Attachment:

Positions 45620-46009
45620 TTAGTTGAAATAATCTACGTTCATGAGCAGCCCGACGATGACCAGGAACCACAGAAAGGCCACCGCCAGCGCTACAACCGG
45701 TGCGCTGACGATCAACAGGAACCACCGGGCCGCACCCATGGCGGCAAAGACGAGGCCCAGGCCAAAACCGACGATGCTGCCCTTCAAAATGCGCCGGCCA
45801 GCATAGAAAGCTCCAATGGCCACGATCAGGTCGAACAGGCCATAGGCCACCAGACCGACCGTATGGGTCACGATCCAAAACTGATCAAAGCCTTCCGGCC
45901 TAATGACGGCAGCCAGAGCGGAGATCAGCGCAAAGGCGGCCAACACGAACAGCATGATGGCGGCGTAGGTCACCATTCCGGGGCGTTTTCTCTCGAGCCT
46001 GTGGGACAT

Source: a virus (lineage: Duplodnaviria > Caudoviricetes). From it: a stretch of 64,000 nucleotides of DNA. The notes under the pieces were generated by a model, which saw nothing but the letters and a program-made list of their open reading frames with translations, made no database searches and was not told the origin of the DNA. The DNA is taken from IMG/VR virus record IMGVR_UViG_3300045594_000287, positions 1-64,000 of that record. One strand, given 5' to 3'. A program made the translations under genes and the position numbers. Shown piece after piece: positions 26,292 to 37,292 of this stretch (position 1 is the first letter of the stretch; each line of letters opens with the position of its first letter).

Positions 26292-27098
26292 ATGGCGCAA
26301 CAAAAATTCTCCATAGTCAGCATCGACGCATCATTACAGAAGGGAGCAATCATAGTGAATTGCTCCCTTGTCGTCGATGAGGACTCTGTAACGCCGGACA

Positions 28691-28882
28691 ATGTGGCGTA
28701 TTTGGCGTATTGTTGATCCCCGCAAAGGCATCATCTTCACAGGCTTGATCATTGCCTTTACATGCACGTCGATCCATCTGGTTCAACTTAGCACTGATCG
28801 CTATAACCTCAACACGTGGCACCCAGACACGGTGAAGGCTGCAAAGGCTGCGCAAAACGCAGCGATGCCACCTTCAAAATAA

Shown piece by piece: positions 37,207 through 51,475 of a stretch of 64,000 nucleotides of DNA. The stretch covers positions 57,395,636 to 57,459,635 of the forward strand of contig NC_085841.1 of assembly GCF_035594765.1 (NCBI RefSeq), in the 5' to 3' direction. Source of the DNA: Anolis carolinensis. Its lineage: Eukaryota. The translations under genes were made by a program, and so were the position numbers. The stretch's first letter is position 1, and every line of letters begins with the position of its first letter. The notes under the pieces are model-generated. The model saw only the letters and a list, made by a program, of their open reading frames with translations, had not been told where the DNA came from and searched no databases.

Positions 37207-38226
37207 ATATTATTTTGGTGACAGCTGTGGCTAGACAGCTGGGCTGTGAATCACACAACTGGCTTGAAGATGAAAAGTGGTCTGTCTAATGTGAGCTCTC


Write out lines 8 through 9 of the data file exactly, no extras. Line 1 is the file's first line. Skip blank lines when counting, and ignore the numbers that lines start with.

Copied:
Positions 26292-27098
26292 ATGGCGCAA